Polar bears need help now. Here’s why

There’s good reason to be worried about the future of polar bears.
They need ice and snow to feed and breed, and as climate change warms the Arctic twice as fast as the global average, their habitat is disappearing. At some point, there risks being so little ice that populations will dwindle.
But we’re not there yet. Bears have some ability to adapt and, for the moment, most polar bear populations are stable.

Polar bears near Churchill, MB © François Pierrel / WWF

There are still, however, several reasons to be concerned already. Scientists have observed that bears are thinner, fewer cubs are living to a full year and their mothers are forced to swim longer distances to find food.
And now is the time to act – before polar bears are in crisis. World Wildlife Fund Canada is working with Inuit groups to bring traditional knowledge and the best available science together to create a better future for polar bears.
Here’s how:
Protecting habitat 
We are advocating for the protection of the polar bear habitat, so when global warming pushes them into the last remaining ice areas those habitats won’t be already damaged by human activity. This summer, decades of work culminated in protections for Tallurutiup Imanga (Lancaster Sound), home to one of the largest populations of polar bears in the world. Tallurutiup Imanga is part of the Arctic’s Last Ice Area. Now we’re working for more of it to be protected.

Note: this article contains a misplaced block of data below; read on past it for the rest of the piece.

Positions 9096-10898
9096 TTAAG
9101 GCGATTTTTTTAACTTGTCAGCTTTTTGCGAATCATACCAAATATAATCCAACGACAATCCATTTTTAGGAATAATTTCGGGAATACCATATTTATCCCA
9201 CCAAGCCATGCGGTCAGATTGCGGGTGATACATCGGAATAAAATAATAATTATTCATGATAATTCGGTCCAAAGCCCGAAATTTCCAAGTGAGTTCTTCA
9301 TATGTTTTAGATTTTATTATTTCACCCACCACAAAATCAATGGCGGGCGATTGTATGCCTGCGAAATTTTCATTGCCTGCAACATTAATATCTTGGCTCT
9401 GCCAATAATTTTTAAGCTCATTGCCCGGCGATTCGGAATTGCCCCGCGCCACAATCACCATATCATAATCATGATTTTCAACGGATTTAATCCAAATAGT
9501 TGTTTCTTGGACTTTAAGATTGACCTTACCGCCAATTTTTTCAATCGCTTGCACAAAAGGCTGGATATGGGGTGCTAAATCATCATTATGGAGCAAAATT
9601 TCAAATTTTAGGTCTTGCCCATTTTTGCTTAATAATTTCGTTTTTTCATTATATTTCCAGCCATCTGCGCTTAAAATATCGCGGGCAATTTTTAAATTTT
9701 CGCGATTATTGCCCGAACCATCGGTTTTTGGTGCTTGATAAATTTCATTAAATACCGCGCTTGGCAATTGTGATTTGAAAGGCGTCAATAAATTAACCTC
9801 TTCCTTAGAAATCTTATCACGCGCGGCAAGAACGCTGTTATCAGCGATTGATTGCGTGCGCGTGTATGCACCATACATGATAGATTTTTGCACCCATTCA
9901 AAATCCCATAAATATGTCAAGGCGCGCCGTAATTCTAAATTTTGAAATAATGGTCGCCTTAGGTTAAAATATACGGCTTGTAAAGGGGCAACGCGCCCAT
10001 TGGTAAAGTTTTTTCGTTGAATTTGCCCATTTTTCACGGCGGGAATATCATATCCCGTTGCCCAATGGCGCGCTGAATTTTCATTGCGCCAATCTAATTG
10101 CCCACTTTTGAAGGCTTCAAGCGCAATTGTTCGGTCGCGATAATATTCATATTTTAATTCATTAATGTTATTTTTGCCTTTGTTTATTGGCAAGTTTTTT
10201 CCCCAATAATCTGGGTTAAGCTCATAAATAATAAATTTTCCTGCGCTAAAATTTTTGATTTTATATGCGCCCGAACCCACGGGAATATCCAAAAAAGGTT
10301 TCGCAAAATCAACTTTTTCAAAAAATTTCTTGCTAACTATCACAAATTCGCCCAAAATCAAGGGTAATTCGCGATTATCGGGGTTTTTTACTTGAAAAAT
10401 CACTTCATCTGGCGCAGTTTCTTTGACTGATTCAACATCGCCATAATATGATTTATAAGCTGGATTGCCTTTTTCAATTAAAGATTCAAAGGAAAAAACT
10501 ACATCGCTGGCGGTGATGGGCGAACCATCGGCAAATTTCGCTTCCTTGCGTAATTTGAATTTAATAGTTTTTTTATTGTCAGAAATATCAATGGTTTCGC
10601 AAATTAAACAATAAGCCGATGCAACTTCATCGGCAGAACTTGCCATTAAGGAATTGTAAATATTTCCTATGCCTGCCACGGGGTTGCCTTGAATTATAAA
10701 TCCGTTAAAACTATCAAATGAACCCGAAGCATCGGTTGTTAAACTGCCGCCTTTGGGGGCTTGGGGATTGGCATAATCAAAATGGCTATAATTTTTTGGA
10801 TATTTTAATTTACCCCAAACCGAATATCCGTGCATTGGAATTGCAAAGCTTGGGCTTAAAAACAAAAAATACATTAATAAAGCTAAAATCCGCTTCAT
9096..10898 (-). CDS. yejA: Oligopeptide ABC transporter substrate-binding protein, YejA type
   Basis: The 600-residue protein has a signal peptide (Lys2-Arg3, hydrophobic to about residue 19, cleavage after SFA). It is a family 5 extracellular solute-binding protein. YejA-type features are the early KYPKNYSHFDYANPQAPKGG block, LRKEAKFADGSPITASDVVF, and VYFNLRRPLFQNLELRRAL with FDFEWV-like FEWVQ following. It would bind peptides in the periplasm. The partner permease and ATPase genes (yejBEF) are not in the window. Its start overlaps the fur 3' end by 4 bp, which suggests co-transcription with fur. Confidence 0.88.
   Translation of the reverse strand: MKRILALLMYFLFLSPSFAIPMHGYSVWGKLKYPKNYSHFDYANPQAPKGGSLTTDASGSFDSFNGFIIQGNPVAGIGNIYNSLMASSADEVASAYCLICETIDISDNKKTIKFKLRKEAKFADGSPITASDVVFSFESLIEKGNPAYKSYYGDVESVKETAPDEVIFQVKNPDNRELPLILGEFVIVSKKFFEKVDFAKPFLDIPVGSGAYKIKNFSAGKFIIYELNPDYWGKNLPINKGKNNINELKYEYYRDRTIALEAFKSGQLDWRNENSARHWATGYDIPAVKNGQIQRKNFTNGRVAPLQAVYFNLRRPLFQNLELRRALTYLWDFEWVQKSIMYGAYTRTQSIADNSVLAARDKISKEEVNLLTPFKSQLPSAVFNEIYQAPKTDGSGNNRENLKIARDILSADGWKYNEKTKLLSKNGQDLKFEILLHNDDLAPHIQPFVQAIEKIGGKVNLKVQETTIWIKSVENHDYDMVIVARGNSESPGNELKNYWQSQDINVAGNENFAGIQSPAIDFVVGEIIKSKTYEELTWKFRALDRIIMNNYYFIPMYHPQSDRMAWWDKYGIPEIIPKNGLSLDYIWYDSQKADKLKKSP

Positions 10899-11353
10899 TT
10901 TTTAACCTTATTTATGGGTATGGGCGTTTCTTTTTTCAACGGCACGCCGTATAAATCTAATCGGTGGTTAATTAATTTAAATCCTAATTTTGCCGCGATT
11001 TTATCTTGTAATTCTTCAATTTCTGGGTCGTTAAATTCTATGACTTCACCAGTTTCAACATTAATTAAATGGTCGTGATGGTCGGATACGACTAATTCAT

Polar bear footprints in the Last Ice Area, Nunavut © Clive Tesar / WWF

Population research
WWF-Canada funds research into population numbers, and studies of how polar bear cubs and families are faring.
Denning area awareness
We raise awareness about the location of polar bear denning areas and advocate for proper protections as part of the Nunavut Land Use Plan.
Mother with cubs, Churchill area, MB © Michel Terrettaz / WWF

Preventing human-polar bear conflict
Our ongoing work with Inuit communities on monitoring and patrol programs aims to see zero bears killed by coming into communities and threatening residents in their search for food.
Declining sea ice studies
We support research into polar bear movements connected to declining sea ice. This includes attaching satellite tracking devices to bears to help us understand habitat issues. WWF-Canada also supports studies into how reductions in sea ice will affect the distribution of polar bears in the Arctic.
Fragmenting habitat monitoring
We monitor the effects of proposed ice-breaking in polar bear habitat.
Stopping climate change
WWF-Canada is committed to 100 per cent renewable energy by 2050 to slow climate change, and works to see that communities transition from fossil fuels to habitat-friendly renewable energy.